Now, it is unveiling what it calls Act II, following five years of rapid growth through modernisation of the data centre. At the VeeamON 2019conferencein Miami this week, company co-founder Ratmir Timashev declared that the opportunities in this new era, focused on managing data for the hybrid cloud, would drive the next phase of growth.

“Veeam created the VMware backup market and has dominated it as the leader for the last decade,” said Timashev, who is also executive vice president for sales and marketing at the organisation. “This was Veeam’s Act I and I am delighted that we have surpassed the $1 billion mark; in 2013 I predicted we’d achieve this in less than six years. 

“However, the market is now changing. Backup is still critical, but customers are now building hybrid clouds with AWS, Azure, IBM and Google, and they need more than just backup. To succeed in this changing environment, Veeam has had to adapt. Veeam, with its 60,000-plus channel and service provider partners and the broadest ecosystem of technology partners, including Cisco, HPE, NetApp, Nutanix and Pure Storage, is best positioned to dominate the new cloud data management in our Act II.”

In South Africa, Veeam expects similar growth. Speaking at the Cisco Connect conference in Sun City this week, country manager Kate Mollett told Gadget’s BRYAN TURNER that the company was doing exceptionally well in this market.

“In financial year 2018, we saw double-digit growth, which was really very encouraging if you consider the state of the economy, and not so much customer sentiment, but customers have been more cautious with how they spend their money. We’ve seen a fluctuation in the currency, so we see customers pausing with big decisions and hoping for a recovery in the Rand-Dollar. But despite all of the negatives, we have double digit growth which is really good. We continue to grow our team and hire.

“From a Veeam perspective, last year we were responsible for Veeam Africa South, which consisted of South Africa, SADC countries, and the Indian Ocean Islands. We’ve now been given the responsibility for the whole of Africa. This is really fantastic because we are now able to drive a single strategy for Africa from South Africa.”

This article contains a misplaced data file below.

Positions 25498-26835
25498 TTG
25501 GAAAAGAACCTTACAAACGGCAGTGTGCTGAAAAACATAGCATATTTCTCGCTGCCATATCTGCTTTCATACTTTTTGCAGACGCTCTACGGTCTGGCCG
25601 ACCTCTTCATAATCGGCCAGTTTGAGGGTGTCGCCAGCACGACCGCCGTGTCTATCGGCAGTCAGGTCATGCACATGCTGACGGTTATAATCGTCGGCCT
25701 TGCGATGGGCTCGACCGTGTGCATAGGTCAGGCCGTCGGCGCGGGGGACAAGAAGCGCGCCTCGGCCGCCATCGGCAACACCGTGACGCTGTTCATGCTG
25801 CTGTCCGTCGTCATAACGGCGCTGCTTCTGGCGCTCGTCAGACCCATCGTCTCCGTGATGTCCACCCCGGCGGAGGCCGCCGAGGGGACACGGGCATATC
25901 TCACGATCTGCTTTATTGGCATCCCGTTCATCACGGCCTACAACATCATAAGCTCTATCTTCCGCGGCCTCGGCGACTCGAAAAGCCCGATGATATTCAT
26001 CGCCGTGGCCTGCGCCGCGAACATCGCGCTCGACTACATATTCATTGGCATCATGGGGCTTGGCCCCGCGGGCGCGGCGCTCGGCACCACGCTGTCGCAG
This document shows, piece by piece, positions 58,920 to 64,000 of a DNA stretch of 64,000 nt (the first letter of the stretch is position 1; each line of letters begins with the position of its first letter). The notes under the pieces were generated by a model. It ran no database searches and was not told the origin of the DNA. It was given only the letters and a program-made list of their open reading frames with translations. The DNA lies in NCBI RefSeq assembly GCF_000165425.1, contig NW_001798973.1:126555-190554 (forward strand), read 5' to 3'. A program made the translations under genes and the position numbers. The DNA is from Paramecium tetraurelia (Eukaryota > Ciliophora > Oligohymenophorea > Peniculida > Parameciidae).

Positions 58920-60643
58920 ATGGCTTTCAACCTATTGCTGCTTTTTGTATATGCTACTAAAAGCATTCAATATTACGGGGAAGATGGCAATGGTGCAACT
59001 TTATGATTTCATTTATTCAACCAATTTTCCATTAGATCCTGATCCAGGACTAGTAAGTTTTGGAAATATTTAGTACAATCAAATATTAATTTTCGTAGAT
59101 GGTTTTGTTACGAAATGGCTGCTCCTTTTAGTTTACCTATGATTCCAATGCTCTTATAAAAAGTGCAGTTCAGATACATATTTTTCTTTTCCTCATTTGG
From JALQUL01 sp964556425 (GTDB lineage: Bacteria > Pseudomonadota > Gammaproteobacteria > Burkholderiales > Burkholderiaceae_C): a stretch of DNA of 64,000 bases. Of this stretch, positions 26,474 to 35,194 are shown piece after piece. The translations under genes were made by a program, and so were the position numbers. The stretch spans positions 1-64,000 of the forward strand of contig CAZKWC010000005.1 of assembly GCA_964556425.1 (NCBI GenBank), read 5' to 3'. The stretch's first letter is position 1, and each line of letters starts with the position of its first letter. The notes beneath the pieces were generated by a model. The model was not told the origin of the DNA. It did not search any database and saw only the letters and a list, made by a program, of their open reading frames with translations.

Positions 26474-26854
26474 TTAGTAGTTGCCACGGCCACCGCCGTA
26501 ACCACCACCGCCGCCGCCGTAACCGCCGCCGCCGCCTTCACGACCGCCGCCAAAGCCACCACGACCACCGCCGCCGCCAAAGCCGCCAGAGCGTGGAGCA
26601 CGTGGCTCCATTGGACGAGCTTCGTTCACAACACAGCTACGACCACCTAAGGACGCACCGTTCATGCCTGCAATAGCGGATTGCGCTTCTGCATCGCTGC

Veeam has been the leading provider of backup, recovery and replication solutions for more than a decade, and is growing rapidly at a time when other players in the backup market are struggling to innovate on demand.

“Backup is not sexy and they made a pretty successful company out of something that others seem to be screwing up,” said Roy Illsley, Distinguished Analyst at Ovum, speaking in Miami after the VeeamOn conference. “Others have not invested much in new products and they don’t solve key challenges that most organisations want solved. Theyre resting on their laurels and are stuck in the physical world of backup instead of embracing the cloud.”

Illsley readily buys into the Veeam tagline. “It just works”. 

“They are very good at marketing but are also a good engineering comany that does produce the goods. Their big strength, that it just works, is a reliable feature they have built into their product portfolio.”

Veeam said in statement from the event that, while it had initially focused on server virtualisation for VMware environments, in recent years it had expanded this core offering. It was now delivering integration with multiple hypervisors, physical servers and endpoints, along with public and software-as-a-service workloads, while partnering with leading cloud, storage, server, hyperconverged (HCI) and application vendors.

This week, it  announced a new “with Veeam”program, which brings in enterprise storage and hyperconverged (HCI) vendors to provide customers with comprehensive secondary storage solutions that combine Veeam software with industry-leading infrastructure systems. Companies like ExaGrid and Nutanix have already announced partnerships.

Timashev said: “From day one, we have focused on partnerships to deliver customer value. Working with our storage and cloud partners, we are delivering choice, flexibility and value to customers of all sizes.”

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‘Energy scavenging’ funded

As the drive towards a 5G future gathers momentum, the University of Surrey’s research into technology that could power countless internet enabled devices – including those needed for autonomous cars – has won over £1M from the Engineering and Physical Sciences Research Council (EPSRC) and industry partners.

Surrey’s Advanced Technology Institute (ATI) has been working on triboelectric nanogenerators (TENG), an energy harvesting technology capable of ‘scavenging’ energy from movements such as human motion, machine vibration, wind and vehicle movements to power small electronic components. 

TENG energy harvesting is based on a combination of electrostatic charging and electrostatic induction, providing high output, peak efficiency and low-cost solutions for small scale electronic devices. It’s thought such devices will be vital for the smart sensors needed to enable driverless cars to work safely, wearable electronics, health sensors in ‘smart hospitals’ and robotics in ‘smart factories.’ 

The ATI will be partnered on this development project with the Georgia Institute of Technology, QinetiQ, MAS Holdings, National Physical Laboratory, Soochow University and Jaguar Land Rover. 

Professor Ravi Silva, Director of the ATI and the principal investigator of the TENG project, said: “TENG technology is ideal to power the next generation of electronic devices due to its small footprint and capacity to integrate into systems we use every day. Here at the ATI, we are constantly looking to develop such advanced technologies leading towards our quest to realise worldwide “free energy”.

“TENGs are an ideal candidate to power the autonomous electronic systems for Internet of Things applications and wearable electronic devices. We believe this research grant will allow us to further the design of optimized energy harvesters.”